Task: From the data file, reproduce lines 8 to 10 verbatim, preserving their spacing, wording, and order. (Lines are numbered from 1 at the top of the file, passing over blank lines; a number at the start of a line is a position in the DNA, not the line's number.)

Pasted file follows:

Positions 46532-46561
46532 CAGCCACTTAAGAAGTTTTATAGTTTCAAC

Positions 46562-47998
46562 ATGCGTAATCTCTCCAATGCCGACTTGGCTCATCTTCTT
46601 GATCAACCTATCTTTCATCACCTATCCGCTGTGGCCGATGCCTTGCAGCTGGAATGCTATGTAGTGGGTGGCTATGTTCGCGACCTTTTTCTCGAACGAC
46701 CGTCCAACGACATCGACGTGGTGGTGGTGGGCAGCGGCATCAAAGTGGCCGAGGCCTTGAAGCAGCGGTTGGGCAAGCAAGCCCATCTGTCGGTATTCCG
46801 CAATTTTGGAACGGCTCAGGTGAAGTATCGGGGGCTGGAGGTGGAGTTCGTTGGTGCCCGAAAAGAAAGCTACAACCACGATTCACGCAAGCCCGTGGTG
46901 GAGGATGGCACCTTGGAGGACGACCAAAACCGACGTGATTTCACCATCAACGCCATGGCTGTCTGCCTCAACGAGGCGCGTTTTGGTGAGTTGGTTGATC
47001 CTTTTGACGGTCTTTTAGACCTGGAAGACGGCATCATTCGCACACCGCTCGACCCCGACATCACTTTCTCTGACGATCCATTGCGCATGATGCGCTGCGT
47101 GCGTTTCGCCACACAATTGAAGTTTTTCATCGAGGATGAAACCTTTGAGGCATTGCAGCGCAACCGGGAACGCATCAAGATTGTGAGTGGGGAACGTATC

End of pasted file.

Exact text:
46901 GAGGATGGCACCTTGGAGGACGACCAAAACCGACGTGATTTCACCATCAACGCCATGGCTGTCTGCCTCAACGAGGCGCGTTTTGGTGAGTTGGTTGATC
47001 CTTTTGACGGTCTTTTAGACCTGGAAGACGGCATCATTCGCACACCGCTCGACCCCGACATCACTTTCTCTGACGATCCATTGCGCATGATGCGCTGCGT
47101 GCGTTTCGCCACACAATTGAAGTTTTTCATCGAGGATGAAACCTTTGAGGCATTGCAGCGCAACCGGGAACGCATCAAGATTGTGAGTGGGGAACGTATC